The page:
Hurricane Dean 1989

Preliminary Report
Hurricane Dean
31 July - 09 August 1989


Tropical Storm Allison (TS)
Tropical Storm Barry (TS)
Hurricane Chantal (1)
Hurricane Dean (2)
Hurricane Erin (2)
Hurricane Felix (1)
Hurricane Gabrielle (4)
Hurricane Hugo (5)
Tropical Storm Iris (TS)
Hurricane Jerry (1)
Tropical Storm Karen (TS)

a. Synoptic History

On 27 July a westward moving tropical wave emerged from the northwest coast of Africa, as detected in analyses of rawinsonde data from Dakar and in METEOSAT imagery. On 31 July the wave showed sufficient deep convection and a persistent enough cloud system center to be classified using the Dvorak technique by satellite analysts at the NHC. The weather system became the fifth tropical depression of the 1989 hurricane season near 0600 UTC on the 31st while located midway between the Lesser Antilles and the Cape Verde Islands.

The depression generally moved westward near 17 mph, and based on satellite intensity estimates, attained tropical storm strength by 0600 UTC on 1 August. Tropical Storm Dean moved toward the west-northwest while continuing to strengthen, and was upgraded to a hurricane near 1200 UTC on 2 August immediately after the first report of hurricane force winds from an Air Force reconnaissance plane.

By 3 August, Dean decreased in forward motion and turned toward the northwest, in response to a collapsing ridge to the north and a developing upper-level trough off the U.S. east coast. By 4 August, Dean turned more toward the north as the upper trough off the U.S. deepened. This northward direction of motion continued with an increase in forward speed to near 17 mph, bringing the eastern eyewall over the island of Bermuda near 1800 UTC on 6 August. This was the first time sustained hurricane force winds were recorded at Bermuda since Hurricane Emily passed over the island in 1987.

The lowest pressure reported by reconnaissance aircraft was 970 mb, just after the hurricane passed Bermuda. However, after the last aircraft penetrated the cyclone, the cloud pattern observed in satellite imagery became even better organized with a well-defined eye embedded within a small but cold central dense overcast. Based on satellite estimates, the minimum pressure and maximum winds likely occurred near 0000 UTC on 7 August.

After passing Bermuda, Dean turned toward the northeast and accelerated in response to an upper level trough moving eastward across the northeast U.S. The cyclone passed over Sable Island, Nova Scotia, then began to slowly lose tropical characteristics as it moved over southeastern Newfoundland, The cyclone became extratropical over the North Atlantic while moving toward the northeast at about 52 mph.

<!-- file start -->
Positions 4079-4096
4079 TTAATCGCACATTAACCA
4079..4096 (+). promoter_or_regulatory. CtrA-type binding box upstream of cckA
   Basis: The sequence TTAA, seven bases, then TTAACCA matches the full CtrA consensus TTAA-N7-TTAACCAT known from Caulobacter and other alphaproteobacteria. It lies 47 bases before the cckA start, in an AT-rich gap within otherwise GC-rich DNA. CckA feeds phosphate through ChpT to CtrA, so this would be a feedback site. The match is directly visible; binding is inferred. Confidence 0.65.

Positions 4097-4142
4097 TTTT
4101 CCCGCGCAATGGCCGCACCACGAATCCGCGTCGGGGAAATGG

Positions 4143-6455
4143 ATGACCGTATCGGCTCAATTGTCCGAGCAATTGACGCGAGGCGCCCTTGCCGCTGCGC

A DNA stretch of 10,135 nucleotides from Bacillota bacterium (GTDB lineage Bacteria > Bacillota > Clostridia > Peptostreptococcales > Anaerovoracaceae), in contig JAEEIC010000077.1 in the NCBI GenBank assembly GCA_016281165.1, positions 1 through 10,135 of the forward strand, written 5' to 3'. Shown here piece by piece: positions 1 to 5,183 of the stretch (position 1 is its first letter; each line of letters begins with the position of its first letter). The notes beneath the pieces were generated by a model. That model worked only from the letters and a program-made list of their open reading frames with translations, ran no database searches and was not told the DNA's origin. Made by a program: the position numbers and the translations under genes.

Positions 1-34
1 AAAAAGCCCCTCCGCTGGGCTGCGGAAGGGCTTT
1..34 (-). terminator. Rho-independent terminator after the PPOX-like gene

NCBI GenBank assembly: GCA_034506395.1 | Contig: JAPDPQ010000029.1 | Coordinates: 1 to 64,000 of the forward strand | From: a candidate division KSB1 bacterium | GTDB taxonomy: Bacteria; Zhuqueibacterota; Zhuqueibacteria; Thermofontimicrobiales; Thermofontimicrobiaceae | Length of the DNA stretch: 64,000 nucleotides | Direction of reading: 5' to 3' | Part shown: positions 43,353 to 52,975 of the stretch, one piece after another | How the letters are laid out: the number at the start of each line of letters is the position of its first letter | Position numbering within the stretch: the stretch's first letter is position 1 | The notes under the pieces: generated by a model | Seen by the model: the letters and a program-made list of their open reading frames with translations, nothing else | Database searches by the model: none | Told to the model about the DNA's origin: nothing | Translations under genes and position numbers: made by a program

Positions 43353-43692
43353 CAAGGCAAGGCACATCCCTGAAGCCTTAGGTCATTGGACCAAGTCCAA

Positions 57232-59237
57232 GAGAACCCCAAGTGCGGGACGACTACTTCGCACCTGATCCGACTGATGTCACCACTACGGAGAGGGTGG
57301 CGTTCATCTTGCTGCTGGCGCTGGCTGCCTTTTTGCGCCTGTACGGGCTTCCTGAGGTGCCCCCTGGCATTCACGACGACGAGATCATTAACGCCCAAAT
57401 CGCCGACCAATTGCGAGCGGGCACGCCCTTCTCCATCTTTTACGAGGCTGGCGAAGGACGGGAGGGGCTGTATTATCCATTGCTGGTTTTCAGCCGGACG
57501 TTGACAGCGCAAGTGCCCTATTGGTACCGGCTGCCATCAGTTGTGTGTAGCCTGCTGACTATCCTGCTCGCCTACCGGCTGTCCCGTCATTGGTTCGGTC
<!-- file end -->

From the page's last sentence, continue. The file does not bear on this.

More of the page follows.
b. Meteorological Statistics

As the eastern eyewall passed over Bermuda, the highest sustained wind reported was 81 mph with gusts to 113 mph at the U.S. Naval Annex on the western end of the island.

Sable Island, Nova Scotia reported sustained hurricane force winds while St. Pierre Island off the south coast of Newfoundland and Bonavista on the northeast coast of Newfoundland both reported sustained tropical storm force winds.

1. Storm Surge Data

Although the hurricane remained well offshore of the U.S. east coast, tides of 1.7 feet above normal were reported on the Outer Banks of North Carolina, and were apparently generated by swells from Hurricane Dean.

2. Rainfall Data

The 24 hour rainfall at Bermuda associated with Dean was 2.45 inches.

c. Casualty and Damage Statistics

There were no reported deaths due to Hurricane Dean. Since the hurricane veered away from the northeast Caribbean, no significant damage was reported from the Leeward or Virgin Islands. However, two persons on a sailboat en route from the Virgin Islands to Bermuda narrowly escaped disaster when caught in the hurricane. An Air Force plane on a reconnaissance mission into the eye of Dean spotted the sailboat, which reportedly was not equipped with a radio to receive the latest marine advisories.

Personal injuries reported on Bermuda totalled 16. Eleven of these were minor, while the more serious injuries included glass in eye, broken arm, dislocated shoulder and head injuries. Although it is difficult to accurately assess the total cost of damage caused by Dean, the common estimate given by public officials in Bermuda is $5 Million. Insurance companies reported claims for damage on 648 buildings, 72 boats, 36 vehicles and 1 pier. In addition to this cost, $3.9 Million in damage occurred to the U.S. Naval base, bringing the total damage assessment on Bermuda to $8.9 Million.

No significant damage or injuries were reported on Sable Island Island or Newfoundland, although Canadian Coast Guard had to rescue three Frenchmen after their sailboat was demasted by the hurricane off the coast of Nova Scotia.

Maximum Intensity For Hurricane Dean
31 July - 09 August, 1989

Position Pressure
Wind Speed
Lat. (°N) Lon. (°W)
07/0000 34.0 64.9 968 105 Category 2 Hurricane

Landfall for Hurricane Dean
31 July - 09 August, 1989
Wind Speed
Stage Landfall
08/1300 991 65 Extratropical Storm Sable Island,
Nova Scotia